- Fact Sheet: Bladder Cancer (NCR 2014)
The lifetime risk for Testicular Cancer in men in South Africa, is 1 in 1 798, according to the 2014 National Cancer Registry.
Most Testicular Cancers can be detected early – a lump or swelling may be the first sign that a medical practitioner should be consulted.
Reduce Risk Through Self-Examination
It’s important for young men to start testicular self-examinations soon after puberty.
Men from the age 15 to 49 years need to examine their testicles each month, preferably after a bath or shower, to feel for any pea-sized lumps that could indicate Testicular Cancer.
Learn more about Testicular Cancer, symptoms, screening, self-examination and reducing risk:
- Fact Sheet: Testicular Cancer (NCR 2014)
- Leaflet: Self-examination & FAQs
- How to do a Testicular Self-Examination: English | Afrikaans
- Bookmark: CANSA Men’s Health Awareness
- Endodermal Sinus Tumour of the Testicles Fact Sheet (NCR 2014 n/a)
- Testicular Cancer & Male Fertility Fact Sheet
Testi-monials to Encourage Men to Talk Balls – for their Health
Testi-monials, a campaign created by FCB Cape Town for CANSA which is setting out to remove the awkwardness around talking about testicular cancer, and drive awareness about how important it is that men not only talk balls but take care of them too.
The campaign features testicles giving their own testi-monials about cancer and how they have been personally affected. They will give advice on how to self-examine and help detect signs and symptoms. Read more…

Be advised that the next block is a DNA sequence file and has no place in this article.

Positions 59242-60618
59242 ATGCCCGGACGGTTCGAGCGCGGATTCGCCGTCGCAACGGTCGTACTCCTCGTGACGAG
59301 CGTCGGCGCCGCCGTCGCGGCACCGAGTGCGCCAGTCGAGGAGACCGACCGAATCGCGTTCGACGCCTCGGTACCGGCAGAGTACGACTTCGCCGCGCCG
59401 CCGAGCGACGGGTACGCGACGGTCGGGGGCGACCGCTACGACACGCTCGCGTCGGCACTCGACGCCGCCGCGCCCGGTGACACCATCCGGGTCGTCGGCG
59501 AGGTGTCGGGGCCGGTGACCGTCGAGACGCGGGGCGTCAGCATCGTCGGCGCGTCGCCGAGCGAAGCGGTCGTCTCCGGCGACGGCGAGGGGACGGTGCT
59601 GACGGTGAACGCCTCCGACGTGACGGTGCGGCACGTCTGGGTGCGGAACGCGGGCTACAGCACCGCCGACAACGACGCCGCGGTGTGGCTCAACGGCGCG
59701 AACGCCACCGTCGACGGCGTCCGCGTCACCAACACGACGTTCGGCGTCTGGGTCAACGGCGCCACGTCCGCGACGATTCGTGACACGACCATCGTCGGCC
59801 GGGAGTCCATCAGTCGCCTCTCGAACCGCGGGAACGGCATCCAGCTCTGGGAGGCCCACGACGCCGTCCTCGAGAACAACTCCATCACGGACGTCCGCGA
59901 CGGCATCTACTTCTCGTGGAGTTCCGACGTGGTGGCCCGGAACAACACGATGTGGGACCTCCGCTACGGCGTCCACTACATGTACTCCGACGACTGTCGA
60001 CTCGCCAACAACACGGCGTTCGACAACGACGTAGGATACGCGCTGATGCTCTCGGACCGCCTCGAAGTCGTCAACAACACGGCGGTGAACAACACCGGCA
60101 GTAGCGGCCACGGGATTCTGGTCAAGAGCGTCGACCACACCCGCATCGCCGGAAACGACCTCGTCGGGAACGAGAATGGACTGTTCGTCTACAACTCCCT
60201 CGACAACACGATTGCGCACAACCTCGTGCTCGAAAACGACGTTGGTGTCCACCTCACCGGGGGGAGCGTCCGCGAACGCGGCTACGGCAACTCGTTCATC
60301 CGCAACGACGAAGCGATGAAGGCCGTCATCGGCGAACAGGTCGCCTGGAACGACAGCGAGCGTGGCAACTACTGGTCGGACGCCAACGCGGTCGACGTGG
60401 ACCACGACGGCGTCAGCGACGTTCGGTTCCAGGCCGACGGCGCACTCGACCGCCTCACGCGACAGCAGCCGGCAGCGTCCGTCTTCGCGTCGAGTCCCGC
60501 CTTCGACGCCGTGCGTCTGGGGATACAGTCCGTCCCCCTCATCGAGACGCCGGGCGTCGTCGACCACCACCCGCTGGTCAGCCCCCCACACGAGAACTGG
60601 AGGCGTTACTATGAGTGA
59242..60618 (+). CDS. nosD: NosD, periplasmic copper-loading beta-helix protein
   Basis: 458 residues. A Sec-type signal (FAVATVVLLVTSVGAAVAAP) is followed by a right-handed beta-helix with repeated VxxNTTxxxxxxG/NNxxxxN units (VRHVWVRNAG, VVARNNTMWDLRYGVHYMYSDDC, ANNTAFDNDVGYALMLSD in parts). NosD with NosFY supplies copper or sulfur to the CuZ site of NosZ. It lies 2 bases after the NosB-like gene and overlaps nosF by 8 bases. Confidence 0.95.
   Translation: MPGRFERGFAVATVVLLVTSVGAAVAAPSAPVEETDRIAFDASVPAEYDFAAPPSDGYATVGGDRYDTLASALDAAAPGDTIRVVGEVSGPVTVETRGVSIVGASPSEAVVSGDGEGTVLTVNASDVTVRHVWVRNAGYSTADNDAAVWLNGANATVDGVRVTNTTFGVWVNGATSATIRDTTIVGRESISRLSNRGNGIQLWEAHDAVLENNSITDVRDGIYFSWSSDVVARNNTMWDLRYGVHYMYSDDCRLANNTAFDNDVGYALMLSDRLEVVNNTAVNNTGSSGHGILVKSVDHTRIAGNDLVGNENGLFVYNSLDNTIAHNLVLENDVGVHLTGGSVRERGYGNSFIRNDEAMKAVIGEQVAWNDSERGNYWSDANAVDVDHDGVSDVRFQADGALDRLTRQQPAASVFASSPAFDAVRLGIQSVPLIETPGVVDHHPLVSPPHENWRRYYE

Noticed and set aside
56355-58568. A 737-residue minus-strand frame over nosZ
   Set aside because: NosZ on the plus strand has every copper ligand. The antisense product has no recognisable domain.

Testi-monials will live on www.testi-monials.co.za where people can ask the campaign’s testi-ambassador their health related questions, including:
- How is testicular cancer diagnosed?
- What are the treatments for testicular cancer?
- What are the symptoms of testicular cancer?
- And many other pertinent questions relating to testicular cancer…
The testi-ambassador will give it to you straight, so there’s no need to beat around the bush.
In June 2016 the CANSA Testi-monial video won a Silver Cannes Lions Award and in August, the video won three local Loerie Awards. The Loeries are awards granted locally for local advertising excellence in South Africa.
Loeries were awarded in the following categories:
- Gold Loerie: Digital & Interactive – Social Media
- Craft Gold Loerie: Digital Crafts – Animation
- Silver Loerie: Digital & Interactive – Microsite
Other Cancers Affecting Men:
It’s also important to know about other cancers affecting men such as HPV related cancers including penile and anal cancer. More than 30 to 40 types of HPV (Human Papilloma Virus) are typically transmitted through sexual contact and infect the anogenital area, which in some cases, can result in cancer.
- Balanitis Xerotica Obliterans (BXO) – can lead to Penile Cancer
- Bathroom Frequency in Men (Causes)
- Botox Use by Cancer Survivors
- Bowenoid Papulosis – Squamous Cell Carcinoma in situ (genitalia)
- Erectile Dysfunction & Cancer Treatment
- Human Papilloma Virus Infection & Cancer – get to know the facts & about the vaccine
- Melanotan II – CANSA Issues Warning
- Lichen Planus – can lead to mouth and penile cancer
- Penile Intraepithelial Neoplasia (PeIN) – linked to penile cancer
- Position Statement & Fact Sheet Vaccines & Vaccination
- Scalp Cooling to Minimise Hair Loss
Read Buddies for Life online lifestyle publication, “Oncology Buddies” for cancer Survivors.
DAREdevil in 2019
Sign Up for the 2019 Hollard DAREdevil Run
Friday 15th March 2019 (JHB only)
Woza bozza! Siyabangena nge-Speedo, majita.
We DARE You to take part:
Has Cancer Touched Your Life?
Cancer affects one in four South Africans, through diagnosis of family, friends, colleagues or self.
We want you to know that you are not alone and that we would like to support you and your loved ones, regardless of how cancer has touched your life.
Find info & online resources to help you fight cancer and please read more about CANSA’s Holistic Care & Support which is offered at our CANSA Care Centres countrywide.